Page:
How Will Certificates Be Presented When Applying for an Immigrant Status in the US?


Any applicant coming to the US as an immigrant or is applying for adjustment of status to perform labor in a health care occupation must submit a certification at the time of visa issuance or adjustment of status. So it should not be necessary to have VisaScreen completed at the time of filing the I-140.



How Will Organizations Qualify to Issue Health Care Worker Certificates?


CGFNS is the only organization that can - at least initially - certify workers in any of the seven covered professions. They will still be subject to oversight and could lose their accreditation if the USCIS finds problem with their credentialing process.


All organizations must submit an I-905 Application for Authorization Workers (though CGFNS does not need to pay the $230 fee). All applications are going to be handled by the USCIS Nebraska Service Center.


The USCIS will notify the public of new organizations approved for certifying by publishing a public notice in the Federal Register and on its web site at The list will also identify organizations whose authorization has been terminated.


More than one organization can be approved to issue certificates for the same occupation and such approvals shall be valid for five years at a time.


The USCIS has laid out in the final rule the specific standards that must be met in order to qualify to issue certificates.


There are four guiding principles to the standards:


1. The USCIS will not approve an organization unless the organization is independent and free of material conflicts of interest regarding whether an alien receives a visa.


2. The organization should demonstrate an ability to evaluate both the foreign credentials appropriate for the profession and the results of examinations for proficiency in the English language appropriate for the health care field in which the alien works.


3. The organization should also maintain comprehensive and current information on foreign educational institutions, ministries of health and foreign health care licensing jurisdictions.


4. If the health care field is one for which a majority of states require a predictor examination (such as nursing), the organization should demonstrate an ability to conduct the examination outside the US.


A change from the proposed regulations is the addition of language clarifying that a not-for-profit corporation that has a self-perpetuating board of directors may still demonstrate that it is independent and free of material conflicts of interest regarding whether the alien receives a visa.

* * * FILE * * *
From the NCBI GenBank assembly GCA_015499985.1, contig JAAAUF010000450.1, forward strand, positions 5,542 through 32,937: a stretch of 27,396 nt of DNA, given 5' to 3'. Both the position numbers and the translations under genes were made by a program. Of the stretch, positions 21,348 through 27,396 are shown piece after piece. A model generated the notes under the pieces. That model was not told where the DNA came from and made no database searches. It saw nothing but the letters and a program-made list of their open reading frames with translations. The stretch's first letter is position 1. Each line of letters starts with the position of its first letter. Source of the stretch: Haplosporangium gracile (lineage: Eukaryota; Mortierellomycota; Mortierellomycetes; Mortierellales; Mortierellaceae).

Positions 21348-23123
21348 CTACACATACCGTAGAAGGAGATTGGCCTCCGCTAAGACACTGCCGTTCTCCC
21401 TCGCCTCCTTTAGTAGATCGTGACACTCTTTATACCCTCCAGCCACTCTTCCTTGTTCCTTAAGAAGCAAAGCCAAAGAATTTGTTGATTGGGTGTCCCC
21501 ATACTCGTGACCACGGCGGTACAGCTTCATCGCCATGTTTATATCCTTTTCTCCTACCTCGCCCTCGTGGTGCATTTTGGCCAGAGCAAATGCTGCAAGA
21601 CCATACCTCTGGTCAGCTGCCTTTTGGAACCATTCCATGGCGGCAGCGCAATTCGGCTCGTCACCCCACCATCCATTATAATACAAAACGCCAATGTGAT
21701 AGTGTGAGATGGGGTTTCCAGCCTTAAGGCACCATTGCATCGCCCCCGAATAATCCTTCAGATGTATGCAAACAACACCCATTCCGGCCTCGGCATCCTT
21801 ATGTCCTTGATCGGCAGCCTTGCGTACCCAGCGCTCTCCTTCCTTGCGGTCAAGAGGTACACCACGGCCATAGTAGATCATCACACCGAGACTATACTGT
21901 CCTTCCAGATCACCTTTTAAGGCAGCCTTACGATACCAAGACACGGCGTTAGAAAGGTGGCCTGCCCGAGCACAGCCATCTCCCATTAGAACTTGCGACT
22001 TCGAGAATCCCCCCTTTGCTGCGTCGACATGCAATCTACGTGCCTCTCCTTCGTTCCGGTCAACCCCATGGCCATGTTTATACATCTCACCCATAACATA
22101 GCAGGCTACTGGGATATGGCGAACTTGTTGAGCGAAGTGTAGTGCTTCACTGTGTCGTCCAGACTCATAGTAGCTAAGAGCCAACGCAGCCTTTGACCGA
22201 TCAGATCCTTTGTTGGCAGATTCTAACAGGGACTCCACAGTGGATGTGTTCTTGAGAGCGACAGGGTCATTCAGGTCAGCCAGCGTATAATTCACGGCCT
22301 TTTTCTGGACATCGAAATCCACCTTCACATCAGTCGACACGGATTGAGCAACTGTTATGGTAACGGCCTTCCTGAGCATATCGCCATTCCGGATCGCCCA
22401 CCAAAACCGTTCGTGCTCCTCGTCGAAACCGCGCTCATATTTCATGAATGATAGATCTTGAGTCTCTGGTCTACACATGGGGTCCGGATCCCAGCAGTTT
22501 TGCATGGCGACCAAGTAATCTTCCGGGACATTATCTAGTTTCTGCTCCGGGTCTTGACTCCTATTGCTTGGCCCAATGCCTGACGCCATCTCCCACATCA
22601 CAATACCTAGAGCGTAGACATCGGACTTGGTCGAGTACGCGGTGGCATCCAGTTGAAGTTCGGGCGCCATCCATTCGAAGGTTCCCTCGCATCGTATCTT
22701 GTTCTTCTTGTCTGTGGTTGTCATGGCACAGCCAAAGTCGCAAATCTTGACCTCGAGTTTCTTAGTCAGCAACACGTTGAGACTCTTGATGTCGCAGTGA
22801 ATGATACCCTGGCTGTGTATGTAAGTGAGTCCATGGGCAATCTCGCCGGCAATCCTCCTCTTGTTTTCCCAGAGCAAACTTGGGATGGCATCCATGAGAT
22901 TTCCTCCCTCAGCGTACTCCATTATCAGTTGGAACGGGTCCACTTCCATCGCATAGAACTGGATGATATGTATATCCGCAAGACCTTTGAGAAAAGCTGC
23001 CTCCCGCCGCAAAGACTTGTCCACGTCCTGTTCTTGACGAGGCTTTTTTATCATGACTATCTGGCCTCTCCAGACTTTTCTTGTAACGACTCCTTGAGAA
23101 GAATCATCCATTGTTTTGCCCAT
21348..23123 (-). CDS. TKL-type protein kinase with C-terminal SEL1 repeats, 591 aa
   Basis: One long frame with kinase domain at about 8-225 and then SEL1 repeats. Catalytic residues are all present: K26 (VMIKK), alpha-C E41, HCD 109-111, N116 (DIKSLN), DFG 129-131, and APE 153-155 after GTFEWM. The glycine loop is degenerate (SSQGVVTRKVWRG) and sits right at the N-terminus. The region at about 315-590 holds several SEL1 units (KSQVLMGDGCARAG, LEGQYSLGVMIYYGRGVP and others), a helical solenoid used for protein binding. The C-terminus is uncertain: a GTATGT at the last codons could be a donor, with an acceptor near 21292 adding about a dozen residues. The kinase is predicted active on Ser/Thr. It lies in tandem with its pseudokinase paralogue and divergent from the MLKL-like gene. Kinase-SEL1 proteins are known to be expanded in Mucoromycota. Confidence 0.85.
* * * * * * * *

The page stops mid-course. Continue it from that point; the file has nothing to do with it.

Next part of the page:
Another addition to the proposed rules is that credentialing organizations will be required to request evidence of a worker's degree and transcript from the issuing educational and licensing authorities rather than from the applicants. This new rule is designed to reduce fraud.


The regulations also have a number of specific requirements that must be met by certifying organizations including the following:


·         the organization must be independent of any other group that functions as a representative of the occupation or profession or serves as or is related to a recruitment/placement organization

·         the organization must be able to render impartial advice regarding an individual's qualifications regarding training, experience and licensure.

·         the organization must be completely independent in all of its day-to-day activities.

·         the organization should provide applicants with their results as quickly as possible and if an applicant fails, the applicant should be quickly provided with information on his or her areas of deficiency

·         the organization should take steps to ensure applicants' information is kept confidential

·         the certifying organization must have a formal policy for renewing the certification if an applicant's original certification has expired before the individual first seeks admission to the US or applies for adjustment of status

·         the organization shall provide all qualified applicants with a certificate in a timely manner

·         the organization shall examine, evaluate and validate the academic and clinical requirements applied to each country's accrediting bodies or the educational institution

·         the organization should evaluate the licensing and credentialing systems of each country or licensing jurisdiction to see which systems are equivalent to that of the majority of licensing jurisdictions in the US

·         the organization shall be prepared to submit information requested by USCIS for use in investigating allegations of non-compliance with standards

·         the organization shall establish procedures to track the ability of certificate holders to pass US licensing or certification exams. Information on passage rates shall be supplied to HHS on an annual basis or the USCIS as part of the five-year reauthorization application.